Where mass-produced furniture dominates, there is a growing appreciation for the artistry, craftsmanship and timeless beauty of antique and vintage pieces. French polishing lies at the heart of Schryver’s restoration process. With a deep understanding of the intricacies and techniques of French polishing, Schryver has honed its craft to offer unparalleled expertise and quality. The time-honoured technique, with its meticulous application of multiple layers of shellac, creates a luxurious and durable finish that showcases the natural beauty of the wood whilst adding a touch of sophistication and timeless elegance.
The Origins of French Polishing
French polishing, the method as we know it, originated in France in the 18th century and quickly gained popularity among artisans and cabinetmakers. Its name could be deemed somewhat misleading as it is believed to have been perfected by British craftsmen who learned the technique during their travels to France. Prior to the refinement of the technique in the 1700s varying methods of French polishing can be traced back as far as 250 AD.
What is French Polishing?
The key ingredient is Shellac – a natural resin derived from the secretion collected from an aphid-like insect called the lac beetle (Kerria lacca) – is primarily found in Southeast Asian countries such as Thailand and India. Lac beetles secrete ‘lac’ to protect their larvae as it forms a protective shell. This ‘lac’ is collected and refined with an end process that results in a thin film of shellac resin being formed. This is then dried into flakes and then reconstituted into a liquid with a solvent base to make the polish form of the liquid for use as French polish.
Shellac offers several desirable properties suitable for wood finishing including excellent adhesive properties, quick drying and it creates a hard-glossy finish when applied in thin layers. French polishing enhances the natural beauty of darker fine-grained woods, such as mahogany, walnut and rosewood, by highlighting their grain patterns and deep rich colours.
The Process of French Polishing
French polishing in areas like London is a labour-intensive time-consuming process that involves building up a high-gloss, glass-like surface through the application of multiple thin layers of shellac.
The process begins with the preparation of the wood, which includes sanding and filling any imperfections or pores. A polish mop or pad, typically made of cotton (Fad) or wool, is used to apply the solution of shellac dissolved in alcohol to the wood surfaces in a circular motion. Each layer is meticulously applied, allowed to dry, and then gently rubbed with fine abrasive materials such as pumice stone or rottenstone. This abrasive action gradually levels the surface and creates a smooth and reflective finish. Each layer is applied with slightly more pressure than the last. The process is repeated several times until the desired depth and sheen are achieved.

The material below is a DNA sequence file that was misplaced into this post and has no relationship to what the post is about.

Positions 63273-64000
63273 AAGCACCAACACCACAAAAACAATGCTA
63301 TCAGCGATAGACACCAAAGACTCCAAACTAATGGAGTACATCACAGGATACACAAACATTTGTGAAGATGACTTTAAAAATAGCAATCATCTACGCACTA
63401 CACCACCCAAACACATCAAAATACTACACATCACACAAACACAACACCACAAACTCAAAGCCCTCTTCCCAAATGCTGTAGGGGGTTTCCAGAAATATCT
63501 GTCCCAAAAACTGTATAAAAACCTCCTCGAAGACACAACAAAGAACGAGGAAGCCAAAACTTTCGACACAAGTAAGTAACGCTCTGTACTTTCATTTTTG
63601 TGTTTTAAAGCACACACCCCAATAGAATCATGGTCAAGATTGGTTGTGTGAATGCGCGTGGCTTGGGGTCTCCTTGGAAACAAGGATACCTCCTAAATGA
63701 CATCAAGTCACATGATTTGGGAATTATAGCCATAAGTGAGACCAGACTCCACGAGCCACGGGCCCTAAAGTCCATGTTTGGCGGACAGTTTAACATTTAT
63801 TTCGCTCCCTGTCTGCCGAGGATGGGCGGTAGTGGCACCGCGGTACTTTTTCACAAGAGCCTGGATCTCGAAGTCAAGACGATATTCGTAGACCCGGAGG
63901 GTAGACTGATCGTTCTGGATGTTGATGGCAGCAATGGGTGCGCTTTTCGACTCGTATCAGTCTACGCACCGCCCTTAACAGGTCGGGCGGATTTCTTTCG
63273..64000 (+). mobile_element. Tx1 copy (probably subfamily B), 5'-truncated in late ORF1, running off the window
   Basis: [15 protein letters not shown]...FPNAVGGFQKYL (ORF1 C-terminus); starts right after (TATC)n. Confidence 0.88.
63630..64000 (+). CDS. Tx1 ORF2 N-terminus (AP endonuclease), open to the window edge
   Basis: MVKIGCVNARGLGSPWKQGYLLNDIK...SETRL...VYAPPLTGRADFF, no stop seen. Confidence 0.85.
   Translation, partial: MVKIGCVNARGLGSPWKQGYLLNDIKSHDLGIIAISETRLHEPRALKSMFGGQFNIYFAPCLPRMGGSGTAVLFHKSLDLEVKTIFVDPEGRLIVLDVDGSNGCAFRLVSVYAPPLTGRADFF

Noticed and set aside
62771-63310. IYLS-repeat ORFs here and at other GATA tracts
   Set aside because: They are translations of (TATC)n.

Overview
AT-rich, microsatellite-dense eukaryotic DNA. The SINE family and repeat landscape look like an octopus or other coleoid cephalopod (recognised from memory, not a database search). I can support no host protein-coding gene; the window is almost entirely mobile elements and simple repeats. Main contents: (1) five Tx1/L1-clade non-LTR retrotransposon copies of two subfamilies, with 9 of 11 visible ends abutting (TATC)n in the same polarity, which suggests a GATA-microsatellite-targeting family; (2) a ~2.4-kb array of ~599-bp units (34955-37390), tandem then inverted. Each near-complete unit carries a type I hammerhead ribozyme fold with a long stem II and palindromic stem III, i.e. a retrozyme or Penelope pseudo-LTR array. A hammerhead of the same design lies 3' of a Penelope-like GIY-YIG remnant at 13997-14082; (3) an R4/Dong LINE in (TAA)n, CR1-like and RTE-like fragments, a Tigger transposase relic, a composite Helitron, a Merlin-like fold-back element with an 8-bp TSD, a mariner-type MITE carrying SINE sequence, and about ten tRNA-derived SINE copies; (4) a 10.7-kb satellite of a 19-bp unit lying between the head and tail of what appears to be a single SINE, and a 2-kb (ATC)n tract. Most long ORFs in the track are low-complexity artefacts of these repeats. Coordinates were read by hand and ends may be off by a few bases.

Why Choose French Polishing?
French polish enhances each piece of wood’s unique grain patterns and colours through the painstaking application of thin layers of shellac to create a deep, lustrous finish that exudes warmth and elegance. Not only does it add a touch of historical charm to your furniture but also presents the legacy of a time-honoured craft. The dedication and skill required to achieve a flawless French polish is part of what makes it so revered among artisans and connoisseurs.
French polishing is often the preferred choice for restoring antique furniture due to its ability to replicate the original finish. The process can revive worn-out surfaces, conceal scratches and breathe new life into old pieces while maintaining their authenticity and value.
The primary component – shellac – is a natural and renewable material which is non-toxic and biodegradable, making it an eco-friendly and sustainable choice.
French polishing offers a high degree of customisation through the adjustments of colour and sheen of the finish. There are many shades of French polish available: Button (yellowish), Garnet (brown), Orange (golden brown), White (clear, sometimes with a milky appearance on some high-gloss work) and Transparent. Customisation to meet your specific preferences can create a truly personalised, one-of-a-kind piece of furniture that perfectly matches your aesthetic vision.
One of the unique advantages of French polishing is its repairability. Over time, if the surface becomes worn or damaged, it can be easily restored by adding fresh layers of shellac and re-polishing the area making French polishing a practical choice for long-term maintenance and preservation of furniture.
With a passion for preserving the past and a dedication to the artistry of French polishing, Schryver has skilled artisans who blend long-established techniques with modern expertise, creating masterpieces that capture the essence of history whilst bringing a touch of elegance to any space.
So if you have a cherished piece of furniture that deserves a second lease on life or are seeking to add a touch of refinement to your space with carefully restored and French polished pieces, look no further than Schryver. Schryver looks to transform any piece of furniture into a stunning work of art to be treasured for generations to come with their exceptional craftsmanship, attention to detail and commitment to preserving the integrity of each piece.